This is a reprint of our review from the 2013 Venice Film Festival.
Venice has welcomed Israeli films into its lineup many times over the last few years: tank-bound war film “Lebanon” was a Golden Lion-winner a few years back, and last year saw “Fill The Void” become something of a crowd-pleaser at the festival. “ Bethlehem,” the feature directorial debut of filmmaker Yuval Adler might have started a little more under the radar than
those films: it’s in the Venice Days sidebar, rather than the main competition as its predecessors were. But thanks to
a promising trailer, and appearances in both the TIFF and Telluride line-ups, the film’s certainly been the center of plenty of talk in the last few weeks.
Delving more directly into the Israel/Palestine conflict than many have dared in the last few years, the film centers most directly on a pair of
protagonists: Razi (Tsahi Halevi), an officer in Shin Bet (the military intelligence wing of the Israeli army), and Sanfur (Sahdi Marei), a teenage Palestinian who serves as one of Razi’s informants. The intelligence officer gets info on potential suicide
bombings, as Sanfur is the younger brother of wanted militant Ibrahim (Hisham Suliman), while the boy gets a surrogate father much more
caring and loving than his real one. But the relationship is put to the test when the net closes in on Ibrahim, something which potentially risks outing
Sanfur as a rat.
The director—a Columbia grad making his first feature here—was in the military intelligence himself at one point, and it shows: there’s a meticulous
level of detail throughout, both on the Israeli and Palestinian side of the equation, with real insight into how the intelligence world works in the Middle East. And with the film being co-written with a Muslim journalist, Ali Waked, it’s reasonably fair and balanced too, with both leads shown as
decent people who sometimes makes bad decisions, often in the face of pressure from above. The best material in the film comes from their scenes together,
and it suffers somewhat as a result when they’re estranged in the second half.
Adler clearly has chops as a filmmaker, too, on a technical level. The strains of what presumably wasn’t a giant budget show occasionally, feeling like it would be suited better to the small screen than the large. But in one set piece in particular, as Ibrahim flees Razi and his men, leading to
a brutal and bloody siege in the home of an innocent family, Adler shows his stuff: the razor-sharp cutting and canny handling of tension are reminiscent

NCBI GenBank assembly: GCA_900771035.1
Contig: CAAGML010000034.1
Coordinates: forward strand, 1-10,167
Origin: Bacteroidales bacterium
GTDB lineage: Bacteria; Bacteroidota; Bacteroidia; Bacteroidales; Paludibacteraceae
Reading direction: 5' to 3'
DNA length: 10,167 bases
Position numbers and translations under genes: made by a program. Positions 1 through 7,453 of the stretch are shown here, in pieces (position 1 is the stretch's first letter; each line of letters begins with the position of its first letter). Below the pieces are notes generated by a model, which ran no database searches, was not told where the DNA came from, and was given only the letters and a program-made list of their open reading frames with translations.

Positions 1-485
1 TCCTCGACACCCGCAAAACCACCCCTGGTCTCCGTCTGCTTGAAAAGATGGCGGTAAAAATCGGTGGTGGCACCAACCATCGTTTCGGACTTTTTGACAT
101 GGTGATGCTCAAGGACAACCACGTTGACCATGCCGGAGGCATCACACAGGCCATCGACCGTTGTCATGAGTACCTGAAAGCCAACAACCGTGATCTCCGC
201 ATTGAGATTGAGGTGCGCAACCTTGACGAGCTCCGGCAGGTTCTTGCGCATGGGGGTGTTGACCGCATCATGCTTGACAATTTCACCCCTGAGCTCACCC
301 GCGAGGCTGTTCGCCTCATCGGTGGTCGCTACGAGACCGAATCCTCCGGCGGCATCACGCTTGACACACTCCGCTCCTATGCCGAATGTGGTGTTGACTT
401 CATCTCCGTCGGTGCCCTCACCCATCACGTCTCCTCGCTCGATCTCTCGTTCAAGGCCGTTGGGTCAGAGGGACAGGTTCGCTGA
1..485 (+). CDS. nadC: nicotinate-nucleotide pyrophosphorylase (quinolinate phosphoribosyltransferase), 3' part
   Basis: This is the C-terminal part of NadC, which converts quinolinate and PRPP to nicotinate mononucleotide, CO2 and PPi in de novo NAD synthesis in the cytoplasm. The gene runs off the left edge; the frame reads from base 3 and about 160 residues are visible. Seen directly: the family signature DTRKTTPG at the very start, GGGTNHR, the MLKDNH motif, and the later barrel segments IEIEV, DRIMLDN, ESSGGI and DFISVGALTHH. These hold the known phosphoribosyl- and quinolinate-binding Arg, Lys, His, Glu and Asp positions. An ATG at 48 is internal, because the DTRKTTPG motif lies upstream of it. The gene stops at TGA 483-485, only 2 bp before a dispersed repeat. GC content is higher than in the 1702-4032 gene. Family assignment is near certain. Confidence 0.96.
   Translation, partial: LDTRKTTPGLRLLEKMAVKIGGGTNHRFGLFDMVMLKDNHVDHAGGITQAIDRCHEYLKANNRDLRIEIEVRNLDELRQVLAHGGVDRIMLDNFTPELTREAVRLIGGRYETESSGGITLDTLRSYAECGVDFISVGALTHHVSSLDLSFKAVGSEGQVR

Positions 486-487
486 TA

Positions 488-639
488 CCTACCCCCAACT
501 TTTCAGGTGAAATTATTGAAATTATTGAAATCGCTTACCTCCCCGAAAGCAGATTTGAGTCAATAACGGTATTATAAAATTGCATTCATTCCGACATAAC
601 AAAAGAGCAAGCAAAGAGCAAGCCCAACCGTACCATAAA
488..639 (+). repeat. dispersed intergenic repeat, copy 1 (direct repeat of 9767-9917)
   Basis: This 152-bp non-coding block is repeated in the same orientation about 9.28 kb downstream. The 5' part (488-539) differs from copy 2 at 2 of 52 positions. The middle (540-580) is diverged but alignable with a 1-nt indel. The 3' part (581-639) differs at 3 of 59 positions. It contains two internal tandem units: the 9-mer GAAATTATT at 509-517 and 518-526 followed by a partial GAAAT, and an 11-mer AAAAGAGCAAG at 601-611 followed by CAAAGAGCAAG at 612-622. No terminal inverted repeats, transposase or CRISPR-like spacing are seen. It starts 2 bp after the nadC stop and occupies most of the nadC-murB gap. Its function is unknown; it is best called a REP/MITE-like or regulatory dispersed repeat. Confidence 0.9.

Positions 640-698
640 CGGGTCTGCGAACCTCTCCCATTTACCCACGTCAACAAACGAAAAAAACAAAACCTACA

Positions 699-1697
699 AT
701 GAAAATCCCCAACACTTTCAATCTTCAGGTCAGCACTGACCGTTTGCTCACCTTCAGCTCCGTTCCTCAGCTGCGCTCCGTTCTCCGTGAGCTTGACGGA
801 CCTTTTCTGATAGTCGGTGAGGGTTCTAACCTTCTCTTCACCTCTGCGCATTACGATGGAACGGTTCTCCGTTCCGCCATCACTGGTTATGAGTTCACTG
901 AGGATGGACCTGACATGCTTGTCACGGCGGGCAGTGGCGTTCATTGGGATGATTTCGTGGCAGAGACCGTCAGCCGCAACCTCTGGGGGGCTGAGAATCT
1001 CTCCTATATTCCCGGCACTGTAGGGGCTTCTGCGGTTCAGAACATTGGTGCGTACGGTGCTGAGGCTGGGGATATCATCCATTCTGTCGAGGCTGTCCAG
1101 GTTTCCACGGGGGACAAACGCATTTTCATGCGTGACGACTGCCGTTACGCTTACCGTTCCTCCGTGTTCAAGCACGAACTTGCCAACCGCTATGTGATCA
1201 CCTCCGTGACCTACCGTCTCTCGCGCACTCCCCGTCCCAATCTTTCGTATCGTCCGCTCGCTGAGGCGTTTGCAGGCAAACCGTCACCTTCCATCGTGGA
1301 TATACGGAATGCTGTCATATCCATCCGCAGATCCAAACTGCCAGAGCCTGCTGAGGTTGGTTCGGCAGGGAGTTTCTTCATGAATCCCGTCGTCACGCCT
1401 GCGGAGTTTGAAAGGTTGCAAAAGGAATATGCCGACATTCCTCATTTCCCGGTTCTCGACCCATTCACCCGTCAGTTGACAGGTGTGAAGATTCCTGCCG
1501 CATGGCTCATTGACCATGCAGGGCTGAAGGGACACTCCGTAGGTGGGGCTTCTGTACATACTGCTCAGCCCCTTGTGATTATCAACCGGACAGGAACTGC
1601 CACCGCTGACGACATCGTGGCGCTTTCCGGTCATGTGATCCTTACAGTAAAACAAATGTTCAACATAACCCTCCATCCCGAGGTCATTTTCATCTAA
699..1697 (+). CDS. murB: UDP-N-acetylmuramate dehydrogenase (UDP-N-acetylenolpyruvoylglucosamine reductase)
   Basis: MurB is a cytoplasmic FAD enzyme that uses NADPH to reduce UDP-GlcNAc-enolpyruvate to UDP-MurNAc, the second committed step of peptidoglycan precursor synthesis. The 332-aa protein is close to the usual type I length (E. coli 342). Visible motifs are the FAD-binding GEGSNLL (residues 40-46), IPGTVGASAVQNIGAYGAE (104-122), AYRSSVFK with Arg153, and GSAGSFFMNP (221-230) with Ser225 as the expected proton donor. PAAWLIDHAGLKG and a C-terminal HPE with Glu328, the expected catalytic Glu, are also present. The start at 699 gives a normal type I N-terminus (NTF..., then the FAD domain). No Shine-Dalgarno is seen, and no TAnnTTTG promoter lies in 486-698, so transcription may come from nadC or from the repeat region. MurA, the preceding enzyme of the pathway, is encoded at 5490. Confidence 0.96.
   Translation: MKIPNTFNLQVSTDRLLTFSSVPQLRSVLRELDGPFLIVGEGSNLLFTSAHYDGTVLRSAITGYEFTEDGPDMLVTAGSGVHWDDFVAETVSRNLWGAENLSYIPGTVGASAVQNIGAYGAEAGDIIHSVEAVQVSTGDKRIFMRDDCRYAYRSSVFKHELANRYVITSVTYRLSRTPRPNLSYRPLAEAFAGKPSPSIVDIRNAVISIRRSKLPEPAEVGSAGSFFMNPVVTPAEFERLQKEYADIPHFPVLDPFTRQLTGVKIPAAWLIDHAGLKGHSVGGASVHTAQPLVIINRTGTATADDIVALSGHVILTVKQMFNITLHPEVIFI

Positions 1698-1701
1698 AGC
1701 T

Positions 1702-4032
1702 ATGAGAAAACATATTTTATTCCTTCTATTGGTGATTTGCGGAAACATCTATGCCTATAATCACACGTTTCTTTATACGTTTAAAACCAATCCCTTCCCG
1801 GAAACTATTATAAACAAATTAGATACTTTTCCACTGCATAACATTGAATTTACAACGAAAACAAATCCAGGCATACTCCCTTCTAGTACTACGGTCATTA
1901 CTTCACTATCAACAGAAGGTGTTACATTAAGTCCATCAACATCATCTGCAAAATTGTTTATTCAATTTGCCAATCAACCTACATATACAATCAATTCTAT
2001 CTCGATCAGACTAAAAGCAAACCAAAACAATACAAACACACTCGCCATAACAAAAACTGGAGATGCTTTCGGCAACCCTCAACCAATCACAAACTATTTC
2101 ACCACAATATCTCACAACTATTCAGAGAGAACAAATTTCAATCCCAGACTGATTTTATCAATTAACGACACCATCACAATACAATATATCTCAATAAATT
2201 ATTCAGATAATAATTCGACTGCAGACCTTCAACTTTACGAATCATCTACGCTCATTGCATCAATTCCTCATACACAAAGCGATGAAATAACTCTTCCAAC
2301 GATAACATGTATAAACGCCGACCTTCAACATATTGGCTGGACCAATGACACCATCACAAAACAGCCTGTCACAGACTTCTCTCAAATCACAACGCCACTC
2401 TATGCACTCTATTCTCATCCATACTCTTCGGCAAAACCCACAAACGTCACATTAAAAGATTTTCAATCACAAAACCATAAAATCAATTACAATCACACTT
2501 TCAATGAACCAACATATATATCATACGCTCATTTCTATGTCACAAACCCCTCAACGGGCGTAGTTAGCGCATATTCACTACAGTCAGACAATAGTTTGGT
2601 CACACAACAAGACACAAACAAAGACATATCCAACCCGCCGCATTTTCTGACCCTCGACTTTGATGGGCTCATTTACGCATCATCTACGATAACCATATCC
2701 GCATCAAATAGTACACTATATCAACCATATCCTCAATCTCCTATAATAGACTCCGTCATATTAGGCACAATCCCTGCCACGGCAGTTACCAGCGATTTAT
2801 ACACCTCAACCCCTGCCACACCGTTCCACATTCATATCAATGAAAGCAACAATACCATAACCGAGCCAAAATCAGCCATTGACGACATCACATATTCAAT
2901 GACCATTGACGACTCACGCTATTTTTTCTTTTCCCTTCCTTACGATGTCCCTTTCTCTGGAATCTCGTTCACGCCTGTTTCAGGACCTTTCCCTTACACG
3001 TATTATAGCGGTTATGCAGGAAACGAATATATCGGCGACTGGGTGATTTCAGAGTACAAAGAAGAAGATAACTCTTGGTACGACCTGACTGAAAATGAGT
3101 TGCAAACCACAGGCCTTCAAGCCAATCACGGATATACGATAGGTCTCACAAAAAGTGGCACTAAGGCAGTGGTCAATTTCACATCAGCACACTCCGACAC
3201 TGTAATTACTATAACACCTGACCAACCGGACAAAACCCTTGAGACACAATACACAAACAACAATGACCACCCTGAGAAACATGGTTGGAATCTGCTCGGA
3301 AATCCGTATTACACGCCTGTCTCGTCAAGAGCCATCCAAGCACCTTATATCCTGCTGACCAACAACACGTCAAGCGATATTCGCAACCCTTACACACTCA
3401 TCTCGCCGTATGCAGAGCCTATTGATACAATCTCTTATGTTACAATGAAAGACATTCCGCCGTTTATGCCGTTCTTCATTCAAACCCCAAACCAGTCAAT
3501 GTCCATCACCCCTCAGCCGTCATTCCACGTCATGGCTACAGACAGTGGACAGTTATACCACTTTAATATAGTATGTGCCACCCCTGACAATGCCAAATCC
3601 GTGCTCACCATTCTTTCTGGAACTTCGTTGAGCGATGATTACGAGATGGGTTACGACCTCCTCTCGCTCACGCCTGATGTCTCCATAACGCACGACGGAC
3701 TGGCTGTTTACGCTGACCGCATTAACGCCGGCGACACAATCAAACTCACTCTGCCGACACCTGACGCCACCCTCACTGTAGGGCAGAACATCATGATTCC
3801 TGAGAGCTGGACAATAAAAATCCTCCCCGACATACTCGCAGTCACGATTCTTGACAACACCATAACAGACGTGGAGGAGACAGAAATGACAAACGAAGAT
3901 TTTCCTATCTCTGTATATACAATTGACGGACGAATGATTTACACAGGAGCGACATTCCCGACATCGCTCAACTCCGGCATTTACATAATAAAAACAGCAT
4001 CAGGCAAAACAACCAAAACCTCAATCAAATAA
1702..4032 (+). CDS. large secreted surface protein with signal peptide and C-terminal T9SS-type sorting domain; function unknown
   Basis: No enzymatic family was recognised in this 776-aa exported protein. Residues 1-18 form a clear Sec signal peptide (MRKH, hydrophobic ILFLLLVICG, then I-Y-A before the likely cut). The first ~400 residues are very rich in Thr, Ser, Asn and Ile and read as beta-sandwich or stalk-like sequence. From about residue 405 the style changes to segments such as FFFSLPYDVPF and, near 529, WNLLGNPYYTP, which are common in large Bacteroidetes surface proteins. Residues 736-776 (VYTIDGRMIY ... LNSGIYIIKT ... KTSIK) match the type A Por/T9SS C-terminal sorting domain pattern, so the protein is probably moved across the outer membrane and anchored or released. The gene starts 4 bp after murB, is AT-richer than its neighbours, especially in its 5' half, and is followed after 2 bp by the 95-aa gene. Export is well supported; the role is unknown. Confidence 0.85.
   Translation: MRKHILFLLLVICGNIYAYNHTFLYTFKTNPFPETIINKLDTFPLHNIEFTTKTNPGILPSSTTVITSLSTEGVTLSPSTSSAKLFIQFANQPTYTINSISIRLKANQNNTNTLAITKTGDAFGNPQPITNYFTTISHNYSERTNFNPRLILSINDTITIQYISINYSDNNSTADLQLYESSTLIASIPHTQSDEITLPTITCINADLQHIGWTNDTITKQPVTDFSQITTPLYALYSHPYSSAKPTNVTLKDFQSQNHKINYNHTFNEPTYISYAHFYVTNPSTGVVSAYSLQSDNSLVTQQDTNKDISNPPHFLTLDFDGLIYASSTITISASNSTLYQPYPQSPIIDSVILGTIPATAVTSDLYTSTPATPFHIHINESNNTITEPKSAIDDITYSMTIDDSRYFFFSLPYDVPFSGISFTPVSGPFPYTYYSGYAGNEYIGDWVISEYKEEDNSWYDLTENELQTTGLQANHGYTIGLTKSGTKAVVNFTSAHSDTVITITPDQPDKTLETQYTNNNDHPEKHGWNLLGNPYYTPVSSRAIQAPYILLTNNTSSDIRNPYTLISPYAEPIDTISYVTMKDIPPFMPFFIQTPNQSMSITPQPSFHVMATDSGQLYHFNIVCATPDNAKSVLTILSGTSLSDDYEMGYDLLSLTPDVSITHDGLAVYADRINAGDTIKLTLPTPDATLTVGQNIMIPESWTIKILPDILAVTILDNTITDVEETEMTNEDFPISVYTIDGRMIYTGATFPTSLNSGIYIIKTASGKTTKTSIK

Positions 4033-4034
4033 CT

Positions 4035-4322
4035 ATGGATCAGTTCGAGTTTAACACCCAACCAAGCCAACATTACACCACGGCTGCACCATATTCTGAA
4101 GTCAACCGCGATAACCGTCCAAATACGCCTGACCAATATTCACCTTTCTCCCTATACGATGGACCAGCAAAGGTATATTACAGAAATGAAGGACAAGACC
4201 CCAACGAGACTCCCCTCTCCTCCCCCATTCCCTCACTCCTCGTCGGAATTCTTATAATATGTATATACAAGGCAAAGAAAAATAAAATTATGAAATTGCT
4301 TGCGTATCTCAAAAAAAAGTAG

of Kathryn Bigelow, and there aren’t many higher compliments that could be paid for this kind of thing.
That said, while he’s more than capable of pulling off striking scenes, Adler’s handle on storytelling in a broader sense isn’t yet fully-developed. While
the script is strong on the details, it also falls victim to a tell-don’t-show approach. Too often, crucial plot moments are glossed over in
favor of a less interesting scene where you’re left to assume what’s taken place in the meantime. While we’re all for not treating the audience like
children and over-explaining everything, it sometimes feels like the best material has been left off camera, and that a longer cut exists that
might feel more satisfying (the film only runs a lean 90 minutes or so, and it’s hard not to feel that depth has been sacrificed for brevity).
Perhaps more importantly, the film has a tendency to wander. What promises to be a taut
and emotionally-charged thriller often takes the back seat to in-fighting among the Palestinian resistance in the wake of a power vacuum. Potentially
fascinating? Absolutely, but Adler spreads himself a little too thin, and so the result is that the attention is divided without adding much to the whole.
Still, the cast, particularly the charismatic Halevi, are very strong—Marei is perhaps so authentically sullen that it’s hard to warm to him, but it’s
certainly a good turn. And one suspects that with stronger material and a bigger budget, Adler could pull off something truly impressive. As it is, it’s a
strong and eye-catching debut, but one that doesn’t quite mark its ground as the next big thing in Israeli cinema. [B-]